Advertising
Advertising

10 Unforgettable Financial Lessons From The Most Entertaining Wall-Street Movies

10 Unforgettable Financial Lessons From The Most Entertaining Wall-Street Movies

Stories of America’s financial hub never fail to captivate audiences. The New York Stock Exchange is crammed into four rooms, and Wall Street itself is less than a mile long. However, this hive is the center of the world’s financial activity, resulting in an average of 5.7 billion shares traded each day, according to recent numbers published by the Wall Street Journal. Margin Call, Arbitrage, and the recent Wolf of Wall Street thoroughly examine the fast paced decisions, complexities, and even savagery of life in this iconic financial hub. Business leaders have to consider how they’ll react under immense pressure to keep their organizations afloat and customers happy. The protagonists in the following movies must face high-risk decisions and ethical issues on a constant basis. Decisions that can significantly impact their personal and professional lives. Here are 10 takeaway lessons we can gain from these films.

1

    Lesson #1: Be Prepared to Face Significant Risks

    The film Margin Call highlights some of the extremely sobering potential risks faced by traders working for Wall Street firms. In this sink or swim drama, the decision makers at the firm discover that they have to sell off extremely toxic securities, or their organization will sink. However, offloading these securities will only push the crisis onto their partners and clients, severing trusting relationships that the firm has been developing for years. It is a harrowing study of what traders will do when faced with situations of immense risk. Employees watch as their peers are laid off left and right, as the surviving firm representatives accumulate mass amounts of wealth, as the crisis affects everyone around them. Margin Call serves as a strong reminder that large gains are often made at the severe expense of others.

    “I want you to hit every bit you can find. Dealers, brokers, clients, your mother, if she’s buying….The ground is shifting below our feet, and apparently, there’s no other way out.” – Sam Rogers, Margin Call

    2

      Lesson #2: Don’t Cook the Books

      Arbitrage attracted critical attention and acclaim in 2012 with its list of stars, including Richard Gere, Susan Sarandon, and Tim Roth. Gere’s character, Robert Miller, is an unsavory magnate whose history of fraud remains unknown to his family. He’s altered his company’s financial data to keep his criminal acts concealed. Miller is involved in a car accident that results in a fatality, and tries to minimize his involvement. The ensuing investigation brings several questions to the surface for his family members, who catch onto the fraudulent activity. While Miller never has to legally answer for his crimes, his relationships with his family members have been irrevocably damaged. Arbitrage serves as a stark reminder that unethical business practices can come back to bite you. They can negatively impact your personal life and relationships as well.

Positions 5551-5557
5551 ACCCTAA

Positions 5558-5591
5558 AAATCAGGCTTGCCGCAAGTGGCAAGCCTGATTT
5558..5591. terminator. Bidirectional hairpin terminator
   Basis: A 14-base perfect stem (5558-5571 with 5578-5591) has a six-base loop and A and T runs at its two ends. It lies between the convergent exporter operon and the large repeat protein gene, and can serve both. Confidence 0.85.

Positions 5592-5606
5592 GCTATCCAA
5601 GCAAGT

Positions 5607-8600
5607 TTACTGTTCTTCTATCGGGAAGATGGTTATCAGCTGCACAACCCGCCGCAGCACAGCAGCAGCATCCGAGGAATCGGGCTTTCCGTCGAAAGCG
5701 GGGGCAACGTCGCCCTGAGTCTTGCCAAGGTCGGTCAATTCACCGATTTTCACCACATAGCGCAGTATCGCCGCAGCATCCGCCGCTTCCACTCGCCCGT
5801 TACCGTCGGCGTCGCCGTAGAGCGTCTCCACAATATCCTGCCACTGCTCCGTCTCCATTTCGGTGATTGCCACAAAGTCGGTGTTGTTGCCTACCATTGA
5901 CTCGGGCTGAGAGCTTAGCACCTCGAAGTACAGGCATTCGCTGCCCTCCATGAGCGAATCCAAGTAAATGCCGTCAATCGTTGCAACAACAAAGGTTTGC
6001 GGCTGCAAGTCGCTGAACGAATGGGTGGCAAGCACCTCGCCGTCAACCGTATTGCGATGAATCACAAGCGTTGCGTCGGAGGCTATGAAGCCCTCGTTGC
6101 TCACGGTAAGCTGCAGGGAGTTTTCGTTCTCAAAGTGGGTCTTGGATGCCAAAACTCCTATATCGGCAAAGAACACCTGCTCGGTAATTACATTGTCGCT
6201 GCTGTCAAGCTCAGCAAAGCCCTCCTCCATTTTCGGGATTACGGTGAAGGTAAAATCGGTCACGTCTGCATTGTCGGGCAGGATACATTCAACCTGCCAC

“Nothing is beyond money for you, Robert. We both know that.” – Jimmy Grant, Arbitrage

      3

        Lesson #3: Don’t Let Success Get To Your Head

        The Wolf of Wall Street is the epitome of a financial cautionary tale, demonstrating the new lows people can sink to when they amass their own fortunes quickly on Wall Street. Stockbroker Jordan Belfort can’t handle the quick success, and he spirals out of control with drug use, sex, insane purchases, and scams. This film teaches us that the fast accumulation of wealth doesn’t work out for everyone – in fact, it can lead people down paths of destruction. This adaptation is based on the real life experiences of Jordan Belfort, detailed in his 2007 memoir.

        “On a daily basis I consume enough drugs to sedate Manhattan.” – Jordan Belfort, The Wolf of Wall Street

        4

          Lesson #4: Those Who Rise the Highest Might Fall the Furthest

          The 1993 TV movie, Barbarians at The Gate, tells the story of F. Ross Johnson, a prestigious CEO who has risen to wealth and fame after working as a paperboy. This rags to riches tale initially seems like the perfect capitalist success story. However, things become sour as Johnson strives to save a company from doom by purchasing it. The ensuing drama demonstrates that millions of dollars are at stake. Quite often, CEOs betting on Wall Street are putting their fortunes on the line.

          “It’s not the company. It’s the credibility. My credibility. I can’t just sit on the bench and let other people play the game. Not my game. Not with their rules.” – Henry Kravis, Barbarians at the Gate

          If you’re looking for a completely different type of film that emphasizes this point, check out Assault on Wall Street. This over-the-top Hollywood action shootout shows what one murderous and vengeful broker will do during an economic recession.

          Advertising

          “They should all know that I am out there, a soldier of the people.” – Jim Baxford, Assault on Wall Street

          5

            Lesson #5: Don’t Let Brokers Gamble with Institutional Funds

            Rogue Trader is a fictional adaptation of a real-life story, which illustrates one of the most catastrophic cautionary tales for banking institutions. Nick Leeson, portrayed by Ewan McGregor, gambles with illegal trades as a bank employee. His employers never think to monitor these trades, and the situation quickly derails.

            “I, Nick Leeson, have lost 50 million quid in one day!” – Nick Leeson, Rogue Trader

            6

              Lesson #6: Stop Trying to Impress Others

              Seth Davis (played by Giovanni Ribisi) is the hapless protagonist of Boiler Room, which also stars Vin Diesel. Seth drops out of college and seeks to regain the approval of his father, who is a really strict federal judge. To impress his dad, he begins to explore the world of stock brokerage. However, his quest to win over his father unwinds when Seth is confronted with extremely unethical business dilemmas.